The College of Engineering’s Center for Advanced Communications (CAC) is entering into a first-time partnership with the U.S. Army. As part of a contract with the Army Research Laboratory (ARL), whose mission is to provide innovative science, technology, and analysis to enable full-spectrum operations, the CAC is receiving $70,600 to fund a project titled “Signature Exploitation Techniques for Detection of Weapons behind Walls.” CAC researchers will be applying their newly developed algorithms to see whether they can obtain improved detection and classification of objects behind walls and in enclosed structures.
Dr. Moeness Amin, Director of the CAC and the principal investigator of the nine-month project, hopes that this undertaking will lead to other opportunities for collaboration between the CAC and the Army, not only on aspects and challenges associated with through-the-wall radar imaging, but also in the CAC’s other technical focus areas.
“Over the years, the CAC has received extensive funding from the Department of Defense agencies, namely, the Navy, the Air Force, and DARPA,” Dr. Amin said. “We are pleased that the Army is joining our list of sponsors.”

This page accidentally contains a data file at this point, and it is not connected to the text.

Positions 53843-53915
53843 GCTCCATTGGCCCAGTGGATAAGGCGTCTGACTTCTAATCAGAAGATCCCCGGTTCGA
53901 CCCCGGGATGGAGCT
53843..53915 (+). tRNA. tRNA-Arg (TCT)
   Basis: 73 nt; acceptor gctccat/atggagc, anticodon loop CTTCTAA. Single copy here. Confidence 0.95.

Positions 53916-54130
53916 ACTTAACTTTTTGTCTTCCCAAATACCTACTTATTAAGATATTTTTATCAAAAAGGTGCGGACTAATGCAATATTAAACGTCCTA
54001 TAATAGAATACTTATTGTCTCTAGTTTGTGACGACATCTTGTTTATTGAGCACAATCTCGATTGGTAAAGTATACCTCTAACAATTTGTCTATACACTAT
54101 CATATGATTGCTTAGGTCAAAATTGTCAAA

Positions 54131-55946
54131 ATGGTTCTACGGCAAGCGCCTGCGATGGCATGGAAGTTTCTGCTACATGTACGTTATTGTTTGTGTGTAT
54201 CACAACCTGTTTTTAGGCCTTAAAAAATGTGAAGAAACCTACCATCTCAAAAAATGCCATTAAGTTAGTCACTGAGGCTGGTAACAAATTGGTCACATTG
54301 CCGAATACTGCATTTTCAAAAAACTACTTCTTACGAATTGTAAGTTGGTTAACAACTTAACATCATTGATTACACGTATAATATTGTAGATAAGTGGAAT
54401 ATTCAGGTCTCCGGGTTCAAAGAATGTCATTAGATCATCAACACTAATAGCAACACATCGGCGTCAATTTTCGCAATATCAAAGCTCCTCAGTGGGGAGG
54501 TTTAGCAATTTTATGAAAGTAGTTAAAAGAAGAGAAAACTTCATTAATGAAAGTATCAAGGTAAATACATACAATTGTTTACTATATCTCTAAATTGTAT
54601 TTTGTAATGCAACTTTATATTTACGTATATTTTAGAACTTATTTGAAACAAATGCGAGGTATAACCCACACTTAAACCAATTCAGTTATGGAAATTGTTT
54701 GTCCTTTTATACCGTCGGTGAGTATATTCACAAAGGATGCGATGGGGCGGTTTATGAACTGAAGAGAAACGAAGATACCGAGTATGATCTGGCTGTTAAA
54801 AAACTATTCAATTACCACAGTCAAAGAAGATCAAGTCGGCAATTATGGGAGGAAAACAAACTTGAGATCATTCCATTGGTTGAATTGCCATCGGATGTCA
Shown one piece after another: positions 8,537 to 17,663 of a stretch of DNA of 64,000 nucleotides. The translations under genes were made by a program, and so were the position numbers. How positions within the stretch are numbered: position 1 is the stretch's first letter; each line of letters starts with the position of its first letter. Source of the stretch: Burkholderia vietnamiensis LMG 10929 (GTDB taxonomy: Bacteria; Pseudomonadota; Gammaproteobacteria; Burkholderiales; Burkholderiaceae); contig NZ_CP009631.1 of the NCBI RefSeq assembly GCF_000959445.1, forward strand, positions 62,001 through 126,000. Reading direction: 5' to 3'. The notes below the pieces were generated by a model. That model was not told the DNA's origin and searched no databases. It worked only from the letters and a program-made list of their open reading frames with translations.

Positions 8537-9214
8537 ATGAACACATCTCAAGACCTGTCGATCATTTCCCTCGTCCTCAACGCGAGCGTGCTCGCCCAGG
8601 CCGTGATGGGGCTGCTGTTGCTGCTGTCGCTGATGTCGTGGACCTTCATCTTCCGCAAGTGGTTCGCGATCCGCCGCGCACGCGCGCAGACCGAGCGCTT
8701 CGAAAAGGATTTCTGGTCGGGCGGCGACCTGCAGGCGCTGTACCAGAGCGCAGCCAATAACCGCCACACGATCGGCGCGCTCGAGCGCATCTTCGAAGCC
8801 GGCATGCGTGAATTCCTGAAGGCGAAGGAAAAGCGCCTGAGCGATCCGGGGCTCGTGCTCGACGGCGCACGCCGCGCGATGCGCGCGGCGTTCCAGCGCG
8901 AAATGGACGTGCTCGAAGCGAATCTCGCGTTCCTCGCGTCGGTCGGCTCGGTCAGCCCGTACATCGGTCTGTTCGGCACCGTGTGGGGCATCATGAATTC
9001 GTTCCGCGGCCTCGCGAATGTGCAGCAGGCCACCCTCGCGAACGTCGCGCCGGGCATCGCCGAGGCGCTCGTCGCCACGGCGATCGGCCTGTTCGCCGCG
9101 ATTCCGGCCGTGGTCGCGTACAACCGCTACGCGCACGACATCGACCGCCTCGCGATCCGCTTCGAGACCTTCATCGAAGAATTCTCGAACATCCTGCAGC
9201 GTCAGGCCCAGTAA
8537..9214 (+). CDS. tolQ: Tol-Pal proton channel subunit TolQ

Dr. Amin began to have contact with the Army more than four years ago, when he participated for the first time on the NATO task force on through-the-wall radar technologies. In December 2008, representatives from the ARL visited the CAC and were impressed by what they saw and heard. After Dr. Amin gave a presentation at the ARL facilities in Adelphi, MD, in the spring, the ARL proposed that the two parties draw up a contract.
The collaboration will be mutually beneficial. In addition to state-of-the-art facilities, the ARL has experienced scientists and engineers who have command of theory and analysis. “The Army’s experts will provide data that would be difficult for us to obtain,” Dr. Amin said. “They also will provide expert opinion on our research findings and results, and they will use the CAC’s newly developed techniques on their own data to discern the extent and the offering of CAC research in this area.”